[ISN] FBI Skeptical on Internet Attack Source

From: InfoSec News (isnat_private)
Date: Thu Jan 30 2003 - 00:46:38 PST

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    By Ted Bridis
    Associated Press Writer
    Wednesday, January 29, 2003
    WASHINGTON -- Leading experts on Internet security are skeptical that
    the FBI and other investigators will be able to track down whoever was
    responsible for last weekend's attack on the Internet.
    These experts, including many who provide technical advice to the FBI
    and other U.S. agencies, said exhaustive reviews of the blueprints for
    the attacking software are yielding few clues to its origin or the
    author's identity.
    "The likelihood of being able to track down the specific source of
    this is very unlikely," said Ken Dunham, an analyst at iDefense Inc.,
    an online security firm. "We don't have the smoking gun."
    The worm's author could face up to life in prison under new U.S.  
    anti-terror legislation passed two months ago, some legal experts
    Under the Cyber-Security Enhancement Act, prosecutors can seek a life
    sentence against hackers caught launching attacks that cause or
    attempt to cause deaths. An attack aimed at causing "serious bodily
    injury" could result in 20 years behind bars.
    "It would depend on the intent of the person who released this and the
    foreseeable harm it might cause," said Marc Zwillinger, a former top
    Justice Department cyber prosecutor. "It's not clear this is an act of
    Many top experts believe the programming for the Internet worm was
    based on software code published on the Web months ago by a respected
    British computer researcher, David Litchfield, and later modified by a
    virus author known within the Chinese hacker community as "Lion."
    Litchfield, who works for NGS Software Inc., said Wednesday that he
    now appreciates the dangers in publicly disclosing such computer code.  
    He said he originally published those blueprints for computer
    administrators to understand how hackers might use the program to
    attack their systems.
    "One has to question whether the benefits are outweighed by the
    disadvantages," Litchfield said in a telephone interview from his home
    in London. "I'm certainly going to be more careful about the way in
    which anything is disclosed."
    The altered computer code was published in the online hangout for the
    Hacker Union of China, known as Honker, a group active in skirmishes
    between American and Chinese hackers that erupted in 2001 after the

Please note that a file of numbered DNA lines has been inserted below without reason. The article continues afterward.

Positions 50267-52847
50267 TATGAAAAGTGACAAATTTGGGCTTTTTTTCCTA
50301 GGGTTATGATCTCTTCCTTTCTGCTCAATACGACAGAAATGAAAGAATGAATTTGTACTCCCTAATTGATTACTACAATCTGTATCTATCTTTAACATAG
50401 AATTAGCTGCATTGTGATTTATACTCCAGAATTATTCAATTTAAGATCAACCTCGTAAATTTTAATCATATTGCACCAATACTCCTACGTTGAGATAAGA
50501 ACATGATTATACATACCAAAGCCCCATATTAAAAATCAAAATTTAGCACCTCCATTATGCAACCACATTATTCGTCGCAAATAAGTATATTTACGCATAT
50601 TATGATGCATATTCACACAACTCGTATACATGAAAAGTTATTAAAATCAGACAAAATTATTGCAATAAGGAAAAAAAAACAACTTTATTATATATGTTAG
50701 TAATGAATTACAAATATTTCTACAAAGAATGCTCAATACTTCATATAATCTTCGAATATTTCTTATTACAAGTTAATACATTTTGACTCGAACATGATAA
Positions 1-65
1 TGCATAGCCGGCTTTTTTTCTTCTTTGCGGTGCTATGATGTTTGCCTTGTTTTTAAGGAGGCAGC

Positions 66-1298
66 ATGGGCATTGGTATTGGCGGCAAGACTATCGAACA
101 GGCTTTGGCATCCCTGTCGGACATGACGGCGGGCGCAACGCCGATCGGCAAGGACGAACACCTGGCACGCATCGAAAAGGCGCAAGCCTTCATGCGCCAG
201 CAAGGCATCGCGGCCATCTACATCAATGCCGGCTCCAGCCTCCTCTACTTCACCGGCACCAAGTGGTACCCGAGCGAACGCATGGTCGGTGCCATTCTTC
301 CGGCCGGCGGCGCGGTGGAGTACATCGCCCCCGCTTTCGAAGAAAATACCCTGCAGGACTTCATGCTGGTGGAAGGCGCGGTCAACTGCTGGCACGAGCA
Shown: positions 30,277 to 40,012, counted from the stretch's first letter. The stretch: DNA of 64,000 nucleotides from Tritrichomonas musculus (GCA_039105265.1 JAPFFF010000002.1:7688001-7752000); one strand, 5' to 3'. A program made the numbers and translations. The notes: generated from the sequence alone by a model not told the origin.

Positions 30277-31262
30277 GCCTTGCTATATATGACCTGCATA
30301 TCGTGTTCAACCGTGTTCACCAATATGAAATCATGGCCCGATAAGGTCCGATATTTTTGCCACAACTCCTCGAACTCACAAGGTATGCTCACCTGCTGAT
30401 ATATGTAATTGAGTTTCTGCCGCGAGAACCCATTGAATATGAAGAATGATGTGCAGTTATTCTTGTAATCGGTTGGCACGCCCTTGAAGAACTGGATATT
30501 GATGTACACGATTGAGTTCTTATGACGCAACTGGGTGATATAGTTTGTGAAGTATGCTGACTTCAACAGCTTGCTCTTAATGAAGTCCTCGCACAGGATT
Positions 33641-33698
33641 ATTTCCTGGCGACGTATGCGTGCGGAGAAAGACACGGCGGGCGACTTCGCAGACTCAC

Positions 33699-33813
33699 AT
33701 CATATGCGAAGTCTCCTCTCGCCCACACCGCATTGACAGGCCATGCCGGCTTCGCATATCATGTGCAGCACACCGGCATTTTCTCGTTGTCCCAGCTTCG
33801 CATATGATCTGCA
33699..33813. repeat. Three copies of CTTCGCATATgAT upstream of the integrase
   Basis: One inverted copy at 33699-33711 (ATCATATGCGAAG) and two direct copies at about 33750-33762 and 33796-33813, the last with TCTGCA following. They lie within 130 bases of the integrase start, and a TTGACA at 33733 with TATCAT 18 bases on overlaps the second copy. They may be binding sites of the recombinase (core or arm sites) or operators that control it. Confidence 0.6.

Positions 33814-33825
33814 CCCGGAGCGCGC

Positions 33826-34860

forced landing of a U.S. spy plane.
    But experts said it was impossible to say whether members of that
    Chinese hackers organization unleashed the damaging worm.
    "There are unmistakable similarities," said Neel Mehta, who studied
    the programming for Atlanta-based Internet Security Systems Inc. "It
    goes far beyond coincidence, but I'm certainly not going to say Honker
    did this."
    ISS said that its own analysis identified at least 247,000 infected
    computers worldwide, far higher than earlier estimates.
    Unlike attacking software used in some previous high-profile Internet
    disruptions, the latest code is exceedingly condensed and doesn't
    include references to hacker aliases or locations. It also used a
    transmission method that made it especially easy for its author to
    throw off investigators by falsifying his digital trail.
    "It's as bare bones as it gets," said Marc Maiffret of eEye Digital
    Security Inc. "There was just enough to break in and make it
    The blueprints for the destructive "Love Bug" virus, unleashed in May
    2000 by a Filipino computer student, included references within the
    computer code to his classmates and the university he attended. Those
    mistakes helped U.S. investigators track him within 24 hours.
    "It will be virtually impossible" for federal agents to trace the
    latest worm's author by studying blueprints or searching for the
    attack's origin, said Kevin Mandia, an investigator for Foundstone
    Inc. "It's not going to be easy at all."
    An FBI spokesman, Paul Bresson, acknowledged the challenges facing
    cyber investigators given the scarcity of clues tucked inside the
    computer code.
    All this doesn't mean investigators won't get lucky: Hackers routinely
    draw the FBI's attention by claiming credit for their online exploits
    in chat rooms. That's how the FBI traced attacks against major
    American e-commerce sites in February 2000 to a Canadian youth.
    "The kind of people who do this, fame and notoriety are the primary
    motivation," said Zwillinger, now with the Sonnenschein, Nath &
    Rosenthal law firm. "They don't derive financial benefit from
    unleashing a worm. If they can't claim credit, what's the point?"
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